Tom Thibodeau has been loath to look ahead all season, but now that they've dispatched the lowly Cavaliers and finished their regular season on a triumphant note Thursday night -- with All-Stars Derrick Rose and Luol Deng sitting, as well as reserve sharpshooter Kyle Korver, the "Bench Mob" was in full effect, as John Lucas III scored 25 points and fan favorite Brian Scalabrine hitting the last shot of the game, fittingly -- his Bulls, owners of home-court advantage throughout the postseason for the second consecutive season, can finally focus on the playoffs. A bonus for the opening-round series against the eighth-seeded 76ers, in terms of subplots, were the comments of second-year Philadelphia swingman Evan Turner, a Chicago native, about the Sixers preferring to face the Heat instead of the second-seeded Heat and while the Bulls deny needing any extra motivation, it can't hurt that they can, at least privately, use the respect factor as added impetus to fuel their fire.Though the Sixers have matched up with the Bulls well in the past, the genesis of Turner's opinion, whether Philadelphia admits it or not, stems from the fact that Rose -- a rival of Turner's, going back to their high school days, when the former No. 2 overall draft pick played for St. Joseph in suburban Westchester and the reigning league MVP was at Simeon -- hasn't been 100 percent for the majority of the regular season. Without Rose in the lineup due to a variety of injuries, the Bulls have gone 18-9 this season. Aswell as they've performed without the All-Star point guard, it's a fact that they won't be able to achieve their dream of winning a championship without him playing at, if not an MVP level, close to it.However, after seeing him regain some of his explosiveness in Wednesday's road win at Indiana -- although shots didn't fall for him in a pedestrian 10-point outing, Rose attacked the basket more than he did in the team's previous contest, last Saturday's victory over the Mavericks -- it appears that the 23-year-old is on his way back to his previous form, which is bad news for the Sixers. Let's be honest: Turner and his teammates might have a better chance at stealing a game or two against a Bulls team still working Rose back into the mix, but the Bulls could probably handle Philadelphia, albeit in a more competitive fashion, even without their superstar in a seven-game series.The Sixers, after looking like they'd run away with the Atlantic Division in the first half of the season, had a dramatic freefall after the All-Star break withtalk of locker-room dissension with former Bulls head coach Doug Collins losing the team and their lack of a go-to scorer exposed, leading them to limp into a playoff berth in the season's final week, instead of clinching it much earlier. While their formula of staunch defense, balanced offense and generally mistake-free basketball can keep them in games, the Bulls have a similar style, more talent andtoo much size inside. WithRose's health improving, not to mention the motivation Turner provided, the first-round series shouldn't even be close.Moving forward, Rose's ability to get back to a superstar level is what the Bulls' title chances hinge on, but a deep supporting cast -- including two backup point guards who have proved fully capable of leading the team in spurts, Lucas and second-stringer C.J. Watson -- should allow the Englewood product to ease his way back into becoming a dominant force again, at least in the postseason's early stages. Also featuring a versatile first-time All-Star in Deng, a unique center who matches up well with any potential Eastern Conference foe in Noah, an experienced veteran of playoff battles who's now finding his stride in shooting guard Rip Hamilton and a solid, if much-maligned power forward in Carlos Boozer, the Bulls have the necessary secondary options in the now-intact starting lineup to take pressure off Rose, as well as a deep bench with multiple weapons, such as Korver and other starting-caliber players like Taj Gibson and Ronnie Brewer, not to mention defensive specialist Omer Asik.But while that will be enough to get by the Sixers, with a potential second-round matchup against Boston looming, Rose will need to be at his best, especially against a veteran team with championship experience and a fellow All-Star point guard in Rajon Rondo. The Bulls can compete with the Celtics or any other upper-echelon team even if he wasn't in the lineup, but their odds of winning a series greatly decrease if he isn't affecting the games the way he's capable of doing, chiefly getting to the rim, putting constant pressure on the opposing defense, drawing fouls and when the Bulls suffer through one of their periodic offensive droughts, shouldering the offensive load.The same goes for a potential Eastern Conference Finals rematch with Miami -- if the Heat somehow succumb to the Knicks in the first round or fall to the underrated Pacers in an expected second-round series or even if Boston loses to Atlanta, which owns home-court advantage in the first round, the Bulls could continue to advance without Rose playing at an elite level, but it wouldn't be easy -- and certainly, if they were to make it to the NBA Finals, in the championship round against whoever comes out of the West. But long story short, as much as Philadelphia would rather take on the Bulls than the Heat, the Bulls probably feel the same way about preferring the Sixers to the seventh-seeded Knicks, as Rose would have to get in gear much earlier against high-octane New York.The first round will be like riding on training wheels for Rose, as he attempts to find his rhythm. Though knowing him, he doesn't view it that way and with Turner giving him some ammunition, Rose will look to once again humble him, as he did when the pair matched up in high school and Turner impudently talked trash to not only Rose, but spectators and the assembled media. Thus, while the Bulls will need the dynamic floor general to eventually dominate the action in order to achieve their ultimate goal of adding another championship banner to the United Center rafters, he'll have at least a series to figure things out.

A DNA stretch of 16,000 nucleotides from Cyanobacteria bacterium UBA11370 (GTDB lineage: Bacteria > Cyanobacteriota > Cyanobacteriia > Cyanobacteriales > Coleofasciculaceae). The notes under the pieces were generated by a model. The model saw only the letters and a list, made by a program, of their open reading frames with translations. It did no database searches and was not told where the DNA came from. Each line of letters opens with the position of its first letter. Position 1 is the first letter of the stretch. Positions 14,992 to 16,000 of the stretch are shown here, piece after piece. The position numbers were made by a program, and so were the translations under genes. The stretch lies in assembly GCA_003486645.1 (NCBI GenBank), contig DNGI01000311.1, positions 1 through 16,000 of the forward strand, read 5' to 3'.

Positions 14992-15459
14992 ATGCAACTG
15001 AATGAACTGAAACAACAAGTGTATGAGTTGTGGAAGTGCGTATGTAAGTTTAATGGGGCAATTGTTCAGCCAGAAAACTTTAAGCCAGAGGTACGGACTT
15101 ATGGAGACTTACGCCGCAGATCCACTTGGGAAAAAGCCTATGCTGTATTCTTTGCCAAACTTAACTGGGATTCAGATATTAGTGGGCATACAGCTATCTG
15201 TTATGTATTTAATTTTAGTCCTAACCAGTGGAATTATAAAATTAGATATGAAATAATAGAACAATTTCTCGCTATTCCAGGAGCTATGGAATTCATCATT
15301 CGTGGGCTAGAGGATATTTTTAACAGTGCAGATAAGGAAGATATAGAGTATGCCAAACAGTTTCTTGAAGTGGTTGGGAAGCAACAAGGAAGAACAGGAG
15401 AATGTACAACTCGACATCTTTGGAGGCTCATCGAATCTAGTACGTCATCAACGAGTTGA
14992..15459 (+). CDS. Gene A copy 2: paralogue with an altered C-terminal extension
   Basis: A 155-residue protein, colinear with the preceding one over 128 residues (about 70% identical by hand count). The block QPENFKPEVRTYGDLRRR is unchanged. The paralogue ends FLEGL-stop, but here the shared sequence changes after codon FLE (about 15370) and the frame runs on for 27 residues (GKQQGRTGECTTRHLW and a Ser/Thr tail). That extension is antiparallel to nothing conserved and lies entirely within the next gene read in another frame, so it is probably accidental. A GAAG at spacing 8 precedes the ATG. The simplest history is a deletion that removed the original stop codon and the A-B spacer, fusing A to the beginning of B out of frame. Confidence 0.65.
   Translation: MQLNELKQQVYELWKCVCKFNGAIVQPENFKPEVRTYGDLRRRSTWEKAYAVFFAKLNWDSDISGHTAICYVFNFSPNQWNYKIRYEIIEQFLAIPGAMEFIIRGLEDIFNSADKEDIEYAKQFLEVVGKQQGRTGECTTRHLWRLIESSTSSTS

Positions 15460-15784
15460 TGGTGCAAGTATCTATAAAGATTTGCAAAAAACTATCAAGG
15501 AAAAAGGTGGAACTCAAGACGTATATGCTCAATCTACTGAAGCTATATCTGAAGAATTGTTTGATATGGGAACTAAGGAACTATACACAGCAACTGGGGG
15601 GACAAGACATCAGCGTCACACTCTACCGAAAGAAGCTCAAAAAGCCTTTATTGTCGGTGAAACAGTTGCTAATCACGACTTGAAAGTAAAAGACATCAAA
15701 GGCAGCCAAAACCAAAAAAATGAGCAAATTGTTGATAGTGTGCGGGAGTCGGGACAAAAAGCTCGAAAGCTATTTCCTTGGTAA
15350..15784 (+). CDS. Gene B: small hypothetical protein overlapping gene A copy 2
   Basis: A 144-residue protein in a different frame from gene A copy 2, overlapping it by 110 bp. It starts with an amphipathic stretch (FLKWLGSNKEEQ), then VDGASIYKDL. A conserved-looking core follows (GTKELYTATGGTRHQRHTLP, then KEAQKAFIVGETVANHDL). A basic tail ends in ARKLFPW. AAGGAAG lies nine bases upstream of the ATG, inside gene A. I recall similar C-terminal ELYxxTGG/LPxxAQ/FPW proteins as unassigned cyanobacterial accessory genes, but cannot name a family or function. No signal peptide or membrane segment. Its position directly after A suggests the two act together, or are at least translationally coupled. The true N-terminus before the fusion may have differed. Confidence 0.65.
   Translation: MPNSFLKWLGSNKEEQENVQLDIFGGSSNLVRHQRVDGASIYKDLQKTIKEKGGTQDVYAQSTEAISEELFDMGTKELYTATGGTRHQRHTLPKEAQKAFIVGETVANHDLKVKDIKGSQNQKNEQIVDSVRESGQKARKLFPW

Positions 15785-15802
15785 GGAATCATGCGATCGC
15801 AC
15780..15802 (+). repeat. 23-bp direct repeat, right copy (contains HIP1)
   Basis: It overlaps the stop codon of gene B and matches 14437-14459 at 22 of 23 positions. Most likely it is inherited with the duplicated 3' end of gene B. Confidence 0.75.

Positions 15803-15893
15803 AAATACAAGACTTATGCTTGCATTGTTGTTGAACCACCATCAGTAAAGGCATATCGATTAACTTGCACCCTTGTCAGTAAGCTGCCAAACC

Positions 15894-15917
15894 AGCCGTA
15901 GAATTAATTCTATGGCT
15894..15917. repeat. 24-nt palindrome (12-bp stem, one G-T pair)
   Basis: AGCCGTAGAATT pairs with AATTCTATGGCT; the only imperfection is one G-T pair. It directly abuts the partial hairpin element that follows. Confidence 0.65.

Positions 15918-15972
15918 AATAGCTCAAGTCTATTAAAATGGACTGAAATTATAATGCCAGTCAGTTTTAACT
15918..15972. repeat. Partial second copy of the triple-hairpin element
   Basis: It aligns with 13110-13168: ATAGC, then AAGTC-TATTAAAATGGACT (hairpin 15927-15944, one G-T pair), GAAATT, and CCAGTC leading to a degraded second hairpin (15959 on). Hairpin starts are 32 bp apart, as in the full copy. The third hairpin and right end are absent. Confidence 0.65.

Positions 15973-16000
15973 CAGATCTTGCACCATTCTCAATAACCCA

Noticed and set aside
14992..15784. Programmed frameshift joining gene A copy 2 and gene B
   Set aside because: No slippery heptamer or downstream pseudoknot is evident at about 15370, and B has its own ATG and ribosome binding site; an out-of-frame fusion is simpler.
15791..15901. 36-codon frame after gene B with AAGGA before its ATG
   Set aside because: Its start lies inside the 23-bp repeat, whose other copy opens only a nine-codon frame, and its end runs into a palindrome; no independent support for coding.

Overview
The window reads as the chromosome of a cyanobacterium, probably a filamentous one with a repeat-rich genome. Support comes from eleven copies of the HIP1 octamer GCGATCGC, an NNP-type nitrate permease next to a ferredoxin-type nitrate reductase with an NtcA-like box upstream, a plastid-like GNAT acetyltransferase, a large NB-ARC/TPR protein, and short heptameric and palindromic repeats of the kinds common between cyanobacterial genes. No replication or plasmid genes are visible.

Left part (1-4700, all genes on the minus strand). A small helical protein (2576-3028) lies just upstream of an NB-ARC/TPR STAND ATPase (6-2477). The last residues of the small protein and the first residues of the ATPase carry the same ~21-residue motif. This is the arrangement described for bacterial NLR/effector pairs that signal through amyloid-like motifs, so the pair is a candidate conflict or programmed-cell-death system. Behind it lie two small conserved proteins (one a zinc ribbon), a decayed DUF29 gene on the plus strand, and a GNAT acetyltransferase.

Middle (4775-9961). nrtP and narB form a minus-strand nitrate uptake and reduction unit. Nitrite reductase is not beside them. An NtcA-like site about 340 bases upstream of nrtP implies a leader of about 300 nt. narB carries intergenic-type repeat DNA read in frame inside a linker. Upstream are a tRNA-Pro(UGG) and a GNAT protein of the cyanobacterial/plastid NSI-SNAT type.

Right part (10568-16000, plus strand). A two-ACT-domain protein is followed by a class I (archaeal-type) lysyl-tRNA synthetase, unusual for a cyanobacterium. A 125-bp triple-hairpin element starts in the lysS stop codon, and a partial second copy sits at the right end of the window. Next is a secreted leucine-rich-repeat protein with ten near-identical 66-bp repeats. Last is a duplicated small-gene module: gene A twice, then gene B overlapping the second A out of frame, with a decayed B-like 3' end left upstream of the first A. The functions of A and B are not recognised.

Report: Bulls possibly interested in adding Jrue Holiday?